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Exchanging Squids

January 25, 2013

Even though my organization has switched to Office 365, I thought it might be good to post a solution I found previously to using a reverse proxy for our Exchange server. It took me quite a while to get this one right since I was unaware of a disagreement with how Apache and Microsoft handle the HTTP protocol that keeps Apache from being able to handle RPC over HTTPS (required for Outlook Anywhere). SO, the only working solution that I’ve found for an Exchange reverse proxy that isn’t ISA/Forefront is Squid with some special config options. Here is the config that worked for me:

redirect_rewrites_host_header off
cache_mem 32 MB
maximum_object_size_in_memory 128 KB
logformat combined %>a %[ui %[un [%tl] "%rm %ru HTTP/%rv" %>Hs %h" "%{User-Agent}>h" %Ss:%Sh
access_log /var/log/squid3/access.log combined
cache_log /var/log/squid3/cache.log
cache_store_log none
cache_mgr nomail_address_given
forwarded_for transparent
ignore_expect_100 on
ssl_unclean_shutdown on

https_port 443 accel cert=/usr/certs/ key=/usr/certs/ \

cache_peer mailserv.myorg.local \
parent 443 0 \
proxy-only \
no-query \
no-digest \
front-end-https=on \
originserver \
login=PASS \
ssl \
connection-auth=on \

acl exch_url url_regex -i
acl exch_url url_regex -i
acl exch_url url_regex -i

cache_peer_access ExchangeCAS allow exch_url
cache_peer_access ExchangeCAS deny all
never_direct allow exch_url
http_access allow exch_url
http_access deny all
miss_access allow exch_url
miss_access deny all
deny_info all

Make sure to replace with the public URL of your webmail service and mailserv.myorg.local with the internal FQDN of your mail server. If the reverse proxy server is situated in a DMZ separate from your mail server, make sure to add the FQDN of your mail server (with IP address) to your /etc/hosts file and open ports 80 and 443 from the reverse proxy server to the mail server.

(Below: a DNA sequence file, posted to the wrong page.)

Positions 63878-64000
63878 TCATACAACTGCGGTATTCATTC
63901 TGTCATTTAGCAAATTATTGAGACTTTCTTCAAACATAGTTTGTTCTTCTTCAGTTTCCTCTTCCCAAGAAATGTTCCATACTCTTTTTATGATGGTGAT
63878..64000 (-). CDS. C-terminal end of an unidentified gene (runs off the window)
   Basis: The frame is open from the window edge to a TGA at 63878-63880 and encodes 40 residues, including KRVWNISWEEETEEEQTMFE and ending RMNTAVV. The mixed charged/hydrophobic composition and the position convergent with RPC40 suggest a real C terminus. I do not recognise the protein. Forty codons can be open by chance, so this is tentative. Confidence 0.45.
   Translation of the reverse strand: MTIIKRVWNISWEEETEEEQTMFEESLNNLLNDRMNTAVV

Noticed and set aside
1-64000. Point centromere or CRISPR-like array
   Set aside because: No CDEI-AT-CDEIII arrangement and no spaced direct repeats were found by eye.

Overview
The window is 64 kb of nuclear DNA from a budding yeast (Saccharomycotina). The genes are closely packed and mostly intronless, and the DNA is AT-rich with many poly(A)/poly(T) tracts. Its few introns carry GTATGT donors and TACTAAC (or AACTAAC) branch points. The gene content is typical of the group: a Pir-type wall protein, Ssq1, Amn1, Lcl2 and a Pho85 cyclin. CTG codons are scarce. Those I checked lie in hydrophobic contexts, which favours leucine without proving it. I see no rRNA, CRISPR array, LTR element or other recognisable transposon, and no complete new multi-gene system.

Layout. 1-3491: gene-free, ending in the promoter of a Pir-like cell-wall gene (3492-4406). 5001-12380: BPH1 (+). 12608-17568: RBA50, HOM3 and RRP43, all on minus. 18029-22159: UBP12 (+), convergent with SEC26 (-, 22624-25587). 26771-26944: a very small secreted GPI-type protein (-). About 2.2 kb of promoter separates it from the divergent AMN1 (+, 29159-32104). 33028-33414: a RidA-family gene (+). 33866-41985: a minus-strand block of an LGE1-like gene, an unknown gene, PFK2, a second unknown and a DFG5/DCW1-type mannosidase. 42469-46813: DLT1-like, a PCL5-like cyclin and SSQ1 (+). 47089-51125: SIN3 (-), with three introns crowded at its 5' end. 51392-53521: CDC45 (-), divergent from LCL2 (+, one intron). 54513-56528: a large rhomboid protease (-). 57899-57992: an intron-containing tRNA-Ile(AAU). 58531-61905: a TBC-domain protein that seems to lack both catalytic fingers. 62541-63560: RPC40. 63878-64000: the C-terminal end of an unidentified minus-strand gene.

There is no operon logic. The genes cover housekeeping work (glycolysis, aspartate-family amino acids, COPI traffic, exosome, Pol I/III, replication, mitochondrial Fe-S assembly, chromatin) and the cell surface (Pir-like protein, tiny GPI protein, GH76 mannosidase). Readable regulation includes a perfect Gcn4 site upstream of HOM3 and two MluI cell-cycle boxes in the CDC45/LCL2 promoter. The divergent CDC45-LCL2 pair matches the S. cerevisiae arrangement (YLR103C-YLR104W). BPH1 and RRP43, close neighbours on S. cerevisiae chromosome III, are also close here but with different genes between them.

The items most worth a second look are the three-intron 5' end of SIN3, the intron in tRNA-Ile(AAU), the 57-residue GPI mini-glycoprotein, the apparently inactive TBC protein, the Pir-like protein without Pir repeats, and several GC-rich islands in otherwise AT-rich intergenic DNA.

If you haven’t done it before, you might also be wondering how to get the CRT and PEM files. You need to start by exporting the certificate from your existing Exchange server. Make sure that this certificate is a publicly-trusted certificate (from Digicert or other SSL cert vendor) installed on your Exchange server and that it has both the public URL as the primary name and the FQDN as an alternate. Also make sure that you export the private key along with the certificate. Once you’ve copied the exported certificate and private key (should be a PKCS#12 file – .pfx) to the reverse proxy server, use openssl to convert the key to PEM and the certificate to CRT. Use the following commands:

openssl pkcs12 -in -out -nocerts
openssl pkcs12 -in -out -nokeys


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